So the basic work surface is completed, it is reasonably sturdy, the back rail is missing its gussets which I will cut and glue on today. But there were a few important errors.
The frame can be assembled with the legs in the vertical position, as shown here, or as a shorter platform, which is position I will be using for the dinghy once I get that far. But the plans also included a pair of short rails and in the cutting / marking of making those I made a fatal error.
The length of the plywood I had to work with was 63″ plus some stray fractions left over after saw kerfs, and I needed a 30″ rail. But there was no reason why I could not make it slightly longer, say 31.5″ which would be a neat halving of the actual length if I rounded off to exactly 63″. So I measured out the one rail to exactly 31.5″ and cut it, with a note to myself when I got to the rail-assembling step I would trim the other off precisely.
And you all know what happened next: I never did trim that rail properly. So the slots on one short rail are about .75″ an inch further apart than the other. The short rails are useless, unless I make 1 new one to exactly match one of the existing ones.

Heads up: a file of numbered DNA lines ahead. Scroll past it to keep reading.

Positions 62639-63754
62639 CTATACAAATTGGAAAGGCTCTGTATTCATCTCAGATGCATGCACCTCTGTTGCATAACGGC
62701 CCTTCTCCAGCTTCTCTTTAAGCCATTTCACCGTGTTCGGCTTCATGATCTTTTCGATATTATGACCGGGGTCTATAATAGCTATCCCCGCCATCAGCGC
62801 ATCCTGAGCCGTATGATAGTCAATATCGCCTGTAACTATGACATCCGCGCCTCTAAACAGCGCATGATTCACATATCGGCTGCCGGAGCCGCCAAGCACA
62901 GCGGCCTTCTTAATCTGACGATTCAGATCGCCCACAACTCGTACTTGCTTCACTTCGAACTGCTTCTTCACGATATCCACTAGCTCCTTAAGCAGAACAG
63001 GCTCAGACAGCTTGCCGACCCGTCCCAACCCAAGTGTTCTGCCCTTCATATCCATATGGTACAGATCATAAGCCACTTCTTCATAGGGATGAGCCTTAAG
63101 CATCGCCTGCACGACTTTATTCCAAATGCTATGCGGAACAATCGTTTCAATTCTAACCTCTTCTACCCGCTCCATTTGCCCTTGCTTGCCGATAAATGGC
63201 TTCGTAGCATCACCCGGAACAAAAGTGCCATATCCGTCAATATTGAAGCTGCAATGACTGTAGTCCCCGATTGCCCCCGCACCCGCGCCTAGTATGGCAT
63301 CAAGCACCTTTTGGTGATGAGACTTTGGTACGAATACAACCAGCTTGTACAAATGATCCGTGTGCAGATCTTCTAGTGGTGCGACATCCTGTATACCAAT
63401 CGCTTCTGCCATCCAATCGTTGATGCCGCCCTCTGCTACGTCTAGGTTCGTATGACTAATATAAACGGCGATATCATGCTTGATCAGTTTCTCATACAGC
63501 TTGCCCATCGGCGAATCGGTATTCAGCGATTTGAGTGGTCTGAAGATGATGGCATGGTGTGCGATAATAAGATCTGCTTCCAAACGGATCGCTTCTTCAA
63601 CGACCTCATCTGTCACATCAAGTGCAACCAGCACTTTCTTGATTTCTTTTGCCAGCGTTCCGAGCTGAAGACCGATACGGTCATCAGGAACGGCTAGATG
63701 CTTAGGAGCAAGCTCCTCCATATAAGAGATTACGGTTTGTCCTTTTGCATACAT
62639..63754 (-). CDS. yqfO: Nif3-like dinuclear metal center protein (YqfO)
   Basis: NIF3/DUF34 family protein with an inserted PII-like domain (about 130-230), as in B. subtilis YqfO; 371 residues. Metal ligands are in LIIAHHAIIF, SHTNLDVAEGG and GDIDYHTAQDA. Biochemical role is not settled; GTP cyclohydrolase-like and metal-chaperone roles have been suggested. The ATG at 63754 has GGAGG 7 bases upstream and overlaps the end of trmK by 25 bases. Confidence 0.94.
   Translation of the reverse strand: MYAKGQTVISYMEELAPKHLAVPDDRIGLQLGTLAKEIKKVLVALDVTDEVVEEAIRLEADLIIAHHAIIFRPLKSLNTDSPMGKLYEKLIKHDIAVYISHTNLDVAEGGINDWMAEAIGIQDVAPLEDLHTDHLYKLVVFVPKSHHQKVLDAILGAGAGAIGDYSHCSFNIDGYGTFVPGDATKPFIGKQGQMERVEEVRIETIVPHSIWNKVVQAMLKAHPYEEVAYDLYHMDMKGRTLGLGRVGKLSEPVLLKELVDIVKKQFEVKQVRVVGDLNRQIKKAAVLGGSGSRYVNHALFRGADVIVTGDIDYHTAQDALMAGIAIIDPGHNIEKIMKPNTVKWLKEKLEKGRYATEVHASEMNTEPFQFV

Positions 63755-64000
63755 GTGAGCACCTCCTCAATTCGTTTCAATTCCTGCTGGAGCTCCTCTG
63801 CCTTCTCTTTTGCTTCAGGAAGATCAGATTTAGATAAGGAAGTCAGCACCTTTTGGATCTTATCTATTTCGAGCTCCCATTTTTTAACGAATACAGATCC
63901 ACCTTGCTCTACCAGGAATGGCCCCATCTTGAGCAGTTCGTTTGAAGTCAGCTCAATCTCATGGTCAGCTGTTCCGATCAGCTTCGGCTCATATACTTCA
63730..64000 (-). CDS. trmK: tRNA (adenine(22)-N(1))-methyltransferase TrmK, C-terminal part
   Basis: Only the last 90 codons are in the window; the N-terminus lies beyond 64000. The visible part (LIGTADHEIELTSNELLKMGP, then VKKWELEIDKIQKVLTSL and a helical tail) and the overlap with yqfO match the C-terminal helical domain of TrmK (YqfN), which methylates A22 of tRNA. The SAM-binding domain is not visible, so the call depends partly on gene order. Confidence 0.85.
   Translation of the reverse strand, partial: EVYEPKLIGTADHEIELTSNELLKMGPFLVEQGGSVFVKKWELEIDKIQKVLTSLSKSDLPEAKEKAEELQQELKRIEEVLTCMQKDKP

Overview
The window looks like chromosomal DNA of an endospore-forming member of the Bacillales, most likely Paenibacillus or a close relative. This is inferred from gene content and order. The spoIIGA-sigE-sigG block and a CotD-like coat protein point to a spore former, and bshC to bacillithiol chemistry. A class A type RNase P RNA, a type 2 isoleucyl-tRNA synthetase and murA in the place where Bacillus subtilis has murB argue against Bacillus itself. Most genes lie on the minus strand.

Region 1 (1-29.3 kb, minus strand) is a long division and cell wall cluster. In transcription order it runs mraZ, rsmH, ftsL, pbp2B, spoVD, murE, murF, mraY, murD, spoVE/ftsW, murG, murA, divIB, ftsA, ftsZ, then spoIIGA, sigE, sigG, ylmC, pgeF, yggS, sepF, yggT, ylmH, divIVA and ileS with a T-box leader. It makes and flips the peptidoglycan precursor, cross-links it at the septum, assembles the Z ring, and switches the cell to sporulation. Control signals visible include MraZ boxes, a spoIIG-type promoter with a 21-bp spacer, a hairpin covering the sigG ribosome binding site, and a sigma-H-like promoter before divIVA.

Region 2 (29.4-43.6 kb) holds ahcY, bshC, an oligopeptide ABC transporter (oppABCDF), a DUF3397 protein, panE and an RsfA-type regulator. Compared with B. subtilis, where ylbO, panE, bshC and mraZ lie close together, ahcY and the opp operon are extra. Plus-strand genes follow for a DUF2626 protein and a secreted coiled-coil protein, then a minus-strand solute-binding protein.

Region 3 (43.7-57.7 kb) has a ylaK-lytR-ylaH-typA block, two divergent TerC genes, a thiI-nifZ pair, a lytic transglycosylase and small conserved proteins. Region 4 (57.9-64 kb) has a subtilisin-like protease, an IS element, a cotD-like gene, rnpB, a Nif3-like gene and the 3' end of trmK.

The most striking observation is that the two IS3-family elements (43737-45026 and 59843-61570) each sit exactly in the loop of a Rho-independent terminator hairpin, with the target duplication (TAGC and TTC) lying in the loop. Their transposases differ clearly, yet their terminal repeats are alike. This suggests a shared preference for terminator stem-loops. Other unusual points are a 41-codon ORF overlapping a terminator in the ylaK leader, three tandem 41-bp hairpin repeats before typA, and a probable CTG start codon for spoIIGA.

Of course it was when I was berating myself about this error that I realized I had been an idiot in another way, too. I marked and cut each of the four rails separately. If instead I had clamped the two matching-sized rails together I could have marked each pair, drilling and cutting the slots at the same time, and thus creating exactly paired rails. And, incidentally, this would have clearly reminded me to trim the short rails to a matching length.
More lessons which I am so much happier (re)learning on this project than, say, something involving rare tropical hardwoods. I can go out and purchase a 1/4 sheet of plywood and another cheap pine stud to make two new short rails for about $20 (but I will need another tube of glue, which will cost $15!)